- Alumbraremos $0.99 on iTunes
- Estuve Así $0.99 on iTunes
- No Está $0.99 on iTunes
- Por Ahí $0.99 on iTunes
- Hacia el Final $0.99 on iTunes
- ¡Que Pena! $0.99 on iTunes
- Todo Dolor $0.99 on iTunes
- Nada de Vos $0.99 on iTunes
- Invierno $0.99 on iTunes
- Una Condición $0.99 on iTunes
- Lo Perpetuo $0.99 on iTunes
- Niñez $0.99 on iTunes
- El Futuro, Flor $0.99 on iTunes
- Luz de la Noche $0.99 on iTunes
Adapter: Maria Camillo.
Audio Mixer: Facundo Rodriguez .
Recording information: Estudio Jupiter, Rio De Janeiro, Brazil (01/2010-12/2010); Fort Music, Buenos Aires, Argentina (01/2010-12/2010); Pez's Studio, Buenos Aires, Argentina (01/2010-12/2010).
Director: Carlos Villavicencio.
Photographers: Sebastián Arpesella; Román Tkachuk; Julián Carschemboim; Vicky Schwindt.
Arranger: Carlos Villavicencio.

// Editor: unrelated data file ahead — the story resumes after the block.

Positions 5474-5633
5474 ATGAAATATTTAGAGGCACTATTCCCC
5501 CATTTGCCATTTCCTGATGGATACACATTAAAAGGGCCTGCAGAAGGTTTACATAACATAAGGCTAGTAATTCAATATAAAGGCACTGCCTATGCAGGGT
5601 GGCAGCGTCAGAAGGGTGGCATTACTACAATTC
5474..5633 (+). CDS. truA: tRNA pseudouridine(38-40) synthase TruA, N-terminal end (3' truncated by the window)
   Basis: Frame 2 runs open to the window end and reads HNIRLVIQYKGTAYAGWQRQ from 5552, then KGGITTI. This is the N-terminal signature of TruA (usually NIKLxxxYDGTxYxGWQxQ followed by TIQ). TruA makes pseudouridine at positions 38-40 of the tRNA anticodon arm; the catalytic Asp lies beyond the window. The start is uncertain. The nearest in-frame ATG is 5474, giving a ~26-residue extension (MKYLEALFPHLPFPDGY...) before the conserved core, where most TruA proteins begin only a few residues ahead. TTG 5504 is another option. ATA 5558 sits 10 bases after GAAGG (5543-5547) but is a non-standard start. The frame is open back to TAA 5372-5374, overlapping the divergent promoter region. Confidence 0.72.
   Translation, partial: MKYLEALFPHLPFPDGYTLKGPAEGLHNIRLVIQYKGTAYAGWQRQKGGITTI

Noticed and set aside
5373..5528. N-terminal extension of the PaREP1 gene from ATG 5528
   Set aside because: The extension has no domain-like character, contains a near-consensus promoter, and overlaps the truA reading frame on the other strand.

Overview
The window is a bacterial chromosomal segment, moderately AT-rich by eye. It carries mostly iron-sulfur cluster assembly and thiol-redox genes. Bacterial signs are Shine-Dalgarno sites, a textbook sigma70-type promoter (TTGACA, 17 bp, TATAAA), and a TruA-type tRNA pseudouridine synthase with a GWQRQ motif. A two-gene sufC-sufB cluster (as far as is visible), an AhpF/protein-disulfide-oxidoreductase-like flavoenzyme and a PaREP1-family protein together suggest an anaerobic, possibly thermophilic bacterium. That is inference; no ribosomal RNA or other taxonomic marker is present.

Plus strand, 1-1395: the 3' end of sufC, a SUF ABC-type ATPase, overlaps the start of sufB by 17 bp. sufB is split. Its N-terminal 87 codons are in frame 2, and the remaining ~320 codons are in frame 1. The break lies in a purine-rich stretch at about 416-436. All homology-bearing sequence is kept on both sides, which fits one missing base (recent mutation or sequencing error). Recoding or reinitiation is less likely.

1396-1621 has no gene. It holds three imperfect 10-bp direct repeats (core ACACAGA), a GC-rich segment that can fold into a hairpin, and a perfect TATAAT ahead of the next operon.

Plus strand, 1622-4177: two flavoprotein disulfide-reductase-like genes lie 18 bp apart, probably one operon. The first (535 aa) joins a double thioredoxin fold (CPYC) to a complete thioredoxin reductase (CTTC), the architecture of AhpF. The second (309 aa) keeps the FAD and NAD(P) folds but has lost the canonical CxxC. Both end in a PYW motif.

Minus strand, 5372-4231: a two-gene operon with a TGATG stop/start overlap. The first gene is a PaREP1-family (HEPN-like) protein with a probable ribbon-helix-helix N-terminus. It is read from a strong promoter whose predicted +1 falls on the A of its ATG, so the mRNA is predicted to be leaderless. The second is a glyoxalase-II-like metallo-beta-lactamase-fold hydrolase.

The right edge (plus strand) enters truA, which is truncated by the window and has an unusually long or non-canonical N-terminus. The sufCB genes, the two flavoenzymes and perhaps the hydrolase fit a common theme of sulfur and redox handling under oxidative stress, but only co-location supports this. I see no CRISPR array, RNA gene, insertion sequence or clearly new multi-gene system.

Renowned on the international music scene since the early 2000s, ethereal-voiced Argentine vocalist Florencia Ruiz made her U.S. debut with this hypnotic, richly textured collection, whose powerful emotional dynamics are driven by matching her exquisite Spanish vocals to a swirl of jazz, new age, classical, orchestral, and worldbeat influences. Luz de la Noche (Light of the Night) is comprised of mostly short, several-minute thematic pieces that translate in English to such concepts as "We'll Enlighten" (the dramatic, sweeping opener "Albumbraremos"), "It Isn't" (the contemplative "No Está"), "Maybe" (the graceful vocal-acoustic guitar-violin trio "Por Ahi"), "Winter" ("Invierno," a haunting Enya-like trip through the season), and "Childhood" (the folk-classical meditation "Niñez"). The singer also gives her wider audience a glimpse of where she's headed creatively by calling the next-to-last track "El Futuro, Flor" ("The Future, Flor"), which fluctuates between classical dreaminess and booming percussion, horn, and electric guitar-fired sections. Ruiz's wild eclecticism might not appeal to purists who think Latin singers should focus on their indigenous music -- but she makes a compelling case for following a joyfully schizophrenic muse. ~ Jonathan Widran